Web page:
gerontology

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aging

 [āj´ing]
the gradual changes in the structure of any organism that occur with the passage of time, that do not result from disease or other gross accidents, and that eventually lead to the increased probability of death as the individual grows older. See also aged and senescence, and see the Atlas on Aging.

ger·on·tol·o·gy

(jer'on-tol'ŏ-jē),
The scientific study of the clinical, sociologic, biologic and psychological phenomena related to aging.
Synonym(s): geratology
[geronto- + G. logos, study]

gerontology

/ger·on·tol·o·gy/ (jer″on-tol´ah-je) the scientific study of aging in all its aspects.

gerontology

(jĕr′ən-tŏl′ə-jē)
n.
The scientific study of the biological, psychological, and sociological phenomena associated with old age and aging.

ge·ron′to·log′i·cal (jə-rŏn′tə-lŏj′ĭ-kəl), ge·ron′to·log′ic (-lŏj′ĭk) adj.
ger′on·tol′o·gist n.

gerontology

[jer′əntol′əjē]
Etymology: Gk, geras, old age, logos, science
the study of all aspects of the aging process, including the clinical, psychological, economic, and sociological issues encountered by older persons and their consequences for both the individual and society.

gerontology

Geriatics The systematic study of aging and age-related phenomena; senescence is attributed to
1. Accumulation of degradation products, coupled with a cell's ↑ inability to metabolize the products and/or.
2. Activation of longevity-determining or aging genes, that may be intimately linked to certain oncogenes–eg, c-fos, which evokes uncontrolled cell proliferation. See Garbage can hypothesis.

ger·on·tol·o·gy

(jer'ŏn-tol'ŏ-jē)
The scientific study of the process and problems of aging.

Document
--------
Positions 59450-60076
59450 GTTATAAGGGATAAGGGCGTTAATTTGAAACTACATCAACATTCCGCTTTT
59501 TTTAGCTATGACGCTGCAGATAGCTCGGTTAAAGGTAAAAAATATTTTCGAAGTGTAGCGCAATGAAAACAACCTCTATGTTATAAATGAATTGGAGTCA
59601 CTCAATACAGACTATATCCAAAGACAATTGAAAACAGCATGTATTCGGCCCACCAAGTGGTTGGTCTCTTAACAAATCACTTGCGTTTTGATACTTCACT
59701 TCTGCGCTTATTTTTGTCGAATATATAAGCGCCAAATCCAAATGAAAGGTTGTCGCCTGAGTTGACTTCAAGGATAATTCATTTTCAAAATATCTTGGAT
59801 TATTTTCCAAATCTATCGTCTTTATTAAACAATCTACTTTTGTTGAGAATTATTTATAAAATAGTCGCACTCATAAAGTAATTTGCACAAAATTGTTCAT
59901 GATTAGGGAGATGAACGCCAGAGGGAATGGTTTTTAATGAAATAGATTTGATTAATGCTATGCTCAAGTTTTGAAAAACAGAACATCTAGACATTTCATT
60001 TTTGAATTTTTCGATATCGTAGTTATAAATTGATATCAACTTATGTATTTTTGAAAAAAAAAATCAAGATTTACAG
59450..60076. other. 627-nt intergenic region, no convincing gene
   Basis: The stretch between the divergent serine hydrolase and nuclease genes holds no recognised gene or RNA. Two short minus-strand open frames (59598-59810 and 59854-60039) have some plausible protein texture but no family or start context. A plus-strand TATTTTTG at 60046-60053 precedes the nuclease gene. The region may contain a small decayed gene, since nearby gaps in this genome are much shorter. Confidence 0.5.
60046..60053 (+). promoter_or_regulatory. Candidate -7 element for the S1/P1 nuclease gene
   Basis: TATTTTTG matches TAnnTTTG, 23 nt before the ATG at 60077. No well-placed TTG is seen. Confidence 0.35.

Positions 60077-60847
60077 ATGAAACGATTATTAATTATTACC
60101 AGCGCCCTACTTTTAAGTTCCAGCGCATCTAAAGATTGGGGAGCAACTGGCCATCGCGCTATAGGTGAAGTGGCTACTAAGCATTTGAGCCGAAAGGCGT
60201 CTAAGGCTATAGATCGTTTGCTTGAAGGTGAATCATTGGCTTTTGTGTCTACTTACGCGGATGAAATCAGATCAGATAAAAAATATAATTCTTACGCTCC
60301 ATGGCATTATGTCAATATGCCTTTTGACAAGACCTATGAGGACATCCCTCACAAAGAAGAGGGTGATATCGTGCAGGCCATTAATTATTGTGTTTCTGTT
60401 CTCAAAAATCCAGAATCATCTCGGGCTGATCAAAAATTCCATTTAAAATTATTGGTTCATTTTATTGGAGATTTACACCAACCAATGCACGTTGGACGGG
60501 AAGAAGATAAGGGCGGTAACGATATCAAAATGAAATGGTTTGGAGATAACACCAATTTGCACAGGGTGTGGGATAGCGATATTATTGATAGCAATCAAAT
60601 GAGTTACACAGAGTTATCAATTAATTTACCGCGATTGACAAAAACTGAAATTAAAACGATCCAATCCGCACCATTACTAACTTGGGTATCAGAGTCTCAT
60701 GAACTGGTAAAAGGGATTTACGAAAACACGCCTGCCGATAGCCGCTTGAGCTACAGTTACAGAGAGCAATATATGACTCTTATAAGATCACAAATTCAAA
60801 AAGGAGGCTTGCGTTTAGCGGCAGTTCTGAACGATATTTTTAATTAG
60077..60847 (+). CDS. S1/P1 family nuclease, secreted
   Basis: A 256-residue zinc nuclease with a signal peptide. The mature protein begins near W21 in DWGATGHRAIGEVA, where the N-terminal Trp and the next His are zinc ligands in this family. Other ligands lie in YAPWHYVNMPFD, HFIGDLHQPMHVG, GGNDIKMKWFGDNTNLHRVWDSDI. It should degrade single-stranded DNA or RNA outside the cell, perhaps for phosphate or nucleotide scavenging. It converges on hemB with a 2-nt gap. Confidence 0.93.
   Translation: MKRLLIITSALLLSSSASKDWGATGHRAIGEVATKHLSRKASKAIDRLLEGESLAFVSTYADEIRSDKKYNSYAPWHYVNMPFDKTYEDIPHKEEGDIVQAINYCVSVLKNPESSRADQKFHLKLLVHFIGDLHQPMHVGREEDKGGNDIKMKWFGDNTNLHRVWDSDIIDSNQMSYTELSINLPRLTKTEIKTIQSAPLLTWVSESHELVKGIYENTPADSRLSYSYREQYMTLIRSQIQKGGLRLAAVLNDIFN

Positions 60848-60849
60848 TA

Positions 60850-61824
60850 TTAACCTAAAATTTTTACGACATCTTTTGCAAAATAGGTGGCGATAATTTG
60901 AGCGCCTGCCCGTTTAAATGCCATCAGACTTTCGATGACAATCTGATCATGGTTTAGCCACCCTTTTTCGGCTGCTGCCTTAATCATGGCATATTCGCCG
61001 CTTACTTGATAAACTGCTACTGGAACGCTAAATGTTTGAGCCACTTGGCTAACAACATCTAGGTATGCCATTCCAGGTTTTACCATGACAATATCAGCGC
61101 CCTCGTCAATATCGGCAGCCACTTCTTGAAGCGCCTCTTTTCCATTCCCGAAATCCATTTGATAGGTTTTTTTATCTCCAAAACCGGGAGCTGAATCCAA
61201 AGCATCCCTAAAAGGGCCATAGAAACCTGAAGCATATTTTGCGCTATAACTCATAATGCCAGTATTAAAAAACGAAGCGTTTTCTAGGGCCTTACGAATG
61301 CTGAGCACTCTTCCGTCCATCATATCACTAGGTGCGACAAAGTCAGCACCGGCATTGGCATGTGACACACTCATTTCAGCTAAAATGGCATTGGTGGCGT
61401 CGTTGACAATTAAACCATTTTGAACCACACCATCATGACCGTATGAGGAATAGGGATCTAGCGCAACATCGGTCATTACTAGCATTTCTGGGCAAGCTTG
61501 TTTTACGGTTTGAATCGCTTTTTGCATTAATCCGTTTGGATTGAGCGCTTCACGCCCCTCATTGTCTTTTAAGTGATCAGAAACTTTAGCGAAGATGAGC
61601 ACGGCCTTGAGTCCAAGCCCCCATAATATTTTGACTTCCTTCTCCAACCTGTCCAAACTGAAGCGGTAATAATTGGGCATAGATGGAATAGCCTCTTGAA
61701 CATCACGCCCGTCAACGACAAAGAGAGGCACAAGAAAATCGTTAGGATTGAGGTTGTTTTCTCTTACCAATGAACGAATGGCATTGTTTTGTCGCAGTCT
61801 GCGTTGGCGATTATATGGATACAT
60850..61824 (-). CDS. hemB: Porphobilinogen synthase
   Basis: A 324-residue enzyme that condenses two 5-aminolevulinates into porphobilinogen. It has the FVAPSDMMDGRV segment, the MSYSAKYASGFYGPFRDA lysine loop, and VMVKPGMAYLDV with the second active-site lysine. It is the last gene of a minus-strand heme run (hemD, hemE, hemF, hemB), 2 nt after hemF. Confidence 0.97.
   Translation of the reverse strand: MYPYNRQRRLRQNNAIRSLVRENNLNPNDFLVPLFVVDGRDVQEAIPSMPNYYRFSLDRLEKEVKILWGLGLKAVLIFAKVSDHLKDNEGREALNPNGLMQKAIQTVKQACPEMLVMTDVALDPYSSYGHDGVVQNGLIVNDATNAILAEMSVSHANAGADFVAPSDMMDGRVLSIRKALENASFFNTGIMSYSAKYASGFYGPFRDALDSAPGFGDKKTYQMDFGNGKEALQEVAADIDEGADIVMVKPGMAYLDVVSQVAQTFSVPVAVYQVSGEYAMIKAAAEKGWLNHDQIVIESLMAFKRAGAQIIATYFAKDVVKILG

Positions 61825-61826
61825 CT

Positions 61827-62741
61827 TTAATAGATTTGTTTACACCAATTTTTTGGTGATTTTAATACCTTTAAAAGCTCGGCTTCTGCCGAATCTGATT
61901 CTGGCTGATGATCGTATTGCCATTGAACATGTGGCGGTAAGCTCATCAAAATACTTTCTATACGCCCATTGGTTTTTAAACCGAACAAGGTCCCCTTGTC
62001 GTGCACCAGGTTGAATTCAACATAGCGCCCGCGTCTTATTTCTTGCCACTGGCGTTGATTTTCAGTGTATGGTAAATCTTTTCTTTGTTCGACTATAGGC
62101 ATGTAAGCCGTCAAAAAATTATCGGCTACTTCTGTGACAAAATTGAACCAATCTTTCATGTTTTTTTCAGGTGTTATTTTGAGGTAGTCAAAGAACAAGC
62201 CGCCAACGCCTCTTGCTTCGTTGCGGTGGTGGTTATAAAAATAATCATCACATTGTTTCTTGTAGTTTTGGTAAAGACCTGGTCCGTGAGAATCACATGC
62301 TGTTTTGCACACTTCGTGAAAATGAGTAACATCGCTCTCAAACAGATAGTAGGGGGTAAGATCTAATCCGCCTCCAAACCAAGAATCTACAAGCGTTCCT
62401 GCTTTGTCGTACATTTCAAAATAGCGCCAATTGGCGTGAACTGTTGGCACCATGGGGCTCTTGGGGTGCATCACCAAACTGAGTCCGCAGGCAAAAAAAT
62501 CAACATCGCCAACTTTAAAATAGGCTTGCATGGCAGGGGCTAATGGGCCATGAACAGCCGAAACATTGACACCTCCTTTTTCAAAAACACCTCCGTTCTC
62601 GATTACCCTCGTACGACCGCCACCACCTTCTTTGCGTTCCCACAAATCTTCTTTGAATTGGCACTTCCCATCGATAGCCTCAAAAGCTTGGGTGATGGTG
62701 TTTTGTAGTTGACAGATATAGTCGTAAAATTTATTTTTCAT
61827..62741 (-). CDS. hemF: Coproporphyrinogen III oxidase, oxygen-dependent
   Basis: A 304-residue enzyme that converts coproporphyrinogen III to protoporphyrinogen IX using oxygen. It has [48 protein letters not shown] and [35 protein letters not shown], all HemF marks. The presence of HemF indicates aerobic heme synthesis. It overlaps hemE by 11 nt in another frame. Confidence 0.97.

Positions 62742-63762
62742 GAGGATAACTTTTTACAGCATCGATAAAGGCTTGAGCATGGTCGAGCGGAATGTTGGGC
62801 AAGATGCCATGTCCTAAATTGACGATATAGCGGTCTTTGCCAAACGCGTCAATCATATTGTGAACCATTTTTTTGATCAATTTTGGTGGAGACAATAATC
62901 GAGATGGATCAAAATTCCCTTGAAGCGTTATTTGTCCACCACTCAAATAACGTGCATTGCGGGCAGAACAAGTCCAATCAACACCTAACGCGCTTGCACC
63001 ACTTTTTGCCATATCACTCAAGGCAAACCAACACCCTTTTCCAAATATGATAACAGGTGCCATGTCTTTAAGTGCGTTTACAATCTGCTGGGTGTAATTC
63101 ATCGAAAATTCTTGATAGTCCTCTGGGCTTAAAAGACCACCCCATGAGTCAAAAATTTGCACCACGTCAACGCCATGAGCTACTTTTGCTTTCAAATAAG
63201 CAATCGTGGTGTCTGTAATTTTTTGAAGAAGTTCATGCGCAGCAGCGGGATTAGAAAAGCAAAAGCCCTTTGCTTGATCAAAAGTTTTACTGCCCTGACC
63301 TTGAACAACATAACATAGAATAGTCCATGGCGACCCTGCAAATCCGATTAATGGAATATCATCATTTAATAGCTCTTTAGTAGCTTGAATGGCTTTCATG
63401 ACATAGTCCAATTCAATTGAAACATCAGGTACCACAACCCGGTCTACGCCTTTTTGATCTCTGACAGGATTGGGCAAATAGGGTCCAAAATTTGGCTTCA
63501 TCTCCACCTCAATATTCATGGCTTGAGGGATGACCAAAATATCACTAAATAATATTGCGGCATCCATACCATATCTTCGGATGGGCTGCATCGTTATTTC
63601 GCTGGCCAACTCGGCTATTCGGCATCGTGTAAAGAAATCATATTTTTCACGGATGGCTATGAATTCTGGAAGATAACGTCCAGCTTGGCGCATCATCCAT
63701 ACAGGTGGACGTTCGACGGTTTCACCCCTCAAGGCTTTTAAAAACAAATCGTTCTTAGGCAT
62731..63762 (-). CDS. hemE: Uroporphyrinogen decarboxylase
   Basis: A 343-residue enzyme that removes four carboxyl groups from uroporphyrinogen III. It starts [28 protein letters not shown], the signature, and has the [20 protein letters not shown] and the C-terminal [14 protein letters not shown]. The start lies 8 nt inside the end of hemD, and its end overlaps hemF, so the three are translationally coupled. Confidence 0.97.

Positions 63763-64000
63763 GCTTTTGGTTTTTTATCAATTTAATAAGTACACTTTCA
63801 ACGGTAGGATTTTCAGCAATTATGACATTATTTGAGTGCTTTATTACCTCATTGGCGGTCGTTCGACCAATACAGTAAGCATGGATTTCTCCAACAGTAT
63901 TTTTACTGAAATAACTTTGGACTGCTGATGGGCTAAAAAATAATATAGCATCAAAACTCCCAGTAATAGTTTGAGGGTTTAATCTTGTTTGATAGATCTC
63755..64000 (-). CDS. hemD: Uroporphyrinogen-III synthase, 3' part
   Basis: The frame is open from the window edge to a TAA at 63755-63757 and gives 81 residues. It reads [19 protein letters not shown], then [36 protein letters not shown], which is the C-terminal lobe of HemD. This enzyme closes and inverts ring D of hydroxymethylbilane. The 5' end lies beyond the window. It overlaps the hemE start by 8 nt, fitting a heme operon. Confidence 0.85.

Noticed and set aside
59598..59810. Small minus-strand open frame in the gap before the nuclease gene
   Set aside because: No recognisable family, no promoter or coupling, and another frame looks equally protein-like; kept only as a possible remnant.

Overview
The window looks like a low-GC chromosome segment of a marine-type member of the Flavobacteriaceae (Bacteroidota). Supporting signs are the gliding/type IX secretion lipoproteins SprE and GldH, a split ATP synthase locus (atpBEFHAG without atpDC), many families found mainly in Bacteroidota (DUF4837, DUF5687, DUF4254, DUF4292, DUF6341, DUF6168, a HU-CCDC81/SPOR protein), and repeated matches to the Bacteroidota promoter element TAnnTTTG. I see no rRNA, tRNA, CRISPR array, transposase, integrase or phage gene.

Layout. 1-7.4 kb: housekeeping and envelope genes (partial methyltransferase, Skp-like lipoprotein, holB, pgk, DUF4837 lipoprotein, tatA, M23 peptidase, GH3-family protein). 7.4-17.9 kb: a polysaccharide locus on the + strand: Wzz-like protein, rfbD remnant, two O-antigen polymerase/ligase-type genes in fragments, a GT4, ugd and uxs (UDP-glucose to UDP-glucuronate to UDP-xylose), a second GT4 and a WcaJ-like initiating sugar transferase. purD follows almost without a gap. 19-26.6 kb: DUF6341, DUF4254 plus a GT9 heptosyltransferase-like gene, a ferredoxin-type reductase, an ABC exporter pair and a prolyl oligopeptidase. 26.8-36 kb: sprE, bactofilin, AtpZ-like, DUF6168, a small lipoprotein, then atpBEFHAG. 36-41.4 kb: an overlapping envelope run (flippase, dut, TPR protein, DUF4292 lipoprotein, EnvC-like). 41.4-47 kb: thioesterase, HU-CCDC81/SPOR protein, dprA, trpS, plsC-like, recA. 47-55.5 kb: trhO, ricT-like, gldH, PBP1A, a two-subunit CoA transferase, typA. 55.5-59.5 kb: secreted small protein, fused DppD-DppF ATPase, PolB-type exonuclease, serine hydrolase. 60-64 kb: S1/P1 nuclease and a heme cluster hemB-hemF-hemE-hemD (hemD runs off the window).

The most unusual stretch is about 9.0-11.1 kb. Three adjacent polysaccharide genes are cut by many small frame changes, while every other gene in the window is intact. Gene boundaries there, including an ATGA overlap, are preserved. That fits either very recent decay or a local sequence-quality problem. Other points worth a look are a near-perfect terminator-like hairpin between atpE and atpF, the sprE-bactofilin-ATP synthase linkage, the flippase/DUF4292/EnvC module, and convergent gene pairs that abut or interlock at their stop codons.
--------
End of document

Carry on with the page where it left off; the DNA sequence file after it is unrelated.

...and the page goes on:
[geronto- + G. logos, study]

gerontology

The study of the biology, psychology and sociology of ageing. Gerontology is concerned with the changes that occur in the cells, tissues and organs of the body with age, with the natural limits of cell reproduction, the causes of natural cell death, the effects of life style and physical activity on longevity and the psychological and sociological effects of ageing.

ger·on·tol·o·gy

(jer'ŏn-tol'ŏ-jē)
Scientific study of clinical, sociologic, biologic, and psychological phenomena related to aging.
[geronto- + G. logos, study]

gerontology (jer″ontol´əje),

n the comprehensive (physical, psychologic, and social) study of aging.
References in periodicals archive ?
The AACR is extremely pleased to be partnering with the Alliance for Aging Research on the release of its Silver Book[sup.
This study highlights the tremendous promise of aging research and the public's understanding of its importance," concurs Daniel Perry, executive director of the Alliance for Aging Research.
co-director of the Musculoskeletal Research Program at the Institute for Aging Research.
The Michigan Center for Urban African American Aging Research, which is among those seven groups all over the nation, work for the enhancement of the health of aged minority groups via education, scholarships and involvement in research.
Read more about the pioneers funding innovative aging research
The International Aging Research Portfolio knowledge management system contains millions of grants and publications from many areas of science and may be used to get very granular and detailed answers.
Americans favor increased funding for medical research and have high expectations that research will increase their longevity, a survey of 1,000 adults released by the Alliance for Aging Research shows.
Neil Charness, PhD, of Florida State University, addressing the same symposium, emphasized that future support for nonbiologic aging research lies in making psychological science more useful to the elderly.
Chief of the UCLA Memory and Aging Research Center.
12, 2015 /PRNewswire-USNewswire/ -- The nonprofit Alliance for Aging Research has launched a new campaign to raise awareness about venous thromboembolism (VTE), the third most common cardiovascular illness, and its associated conditions deep vein thrombosis (DVT) and pulmonary embolism (PE).
We report findings of a 20-year longitudinal adult-onset CR study in rhesus monkeys aimed at filling this critical gap in aging research.
Typical topics of federally supported aging research today include association of the biochemical interleukin-6 with depression in older people and proof that a mutation in the Tau gene of chromosome 17 produces degenerative dementia among the elderly.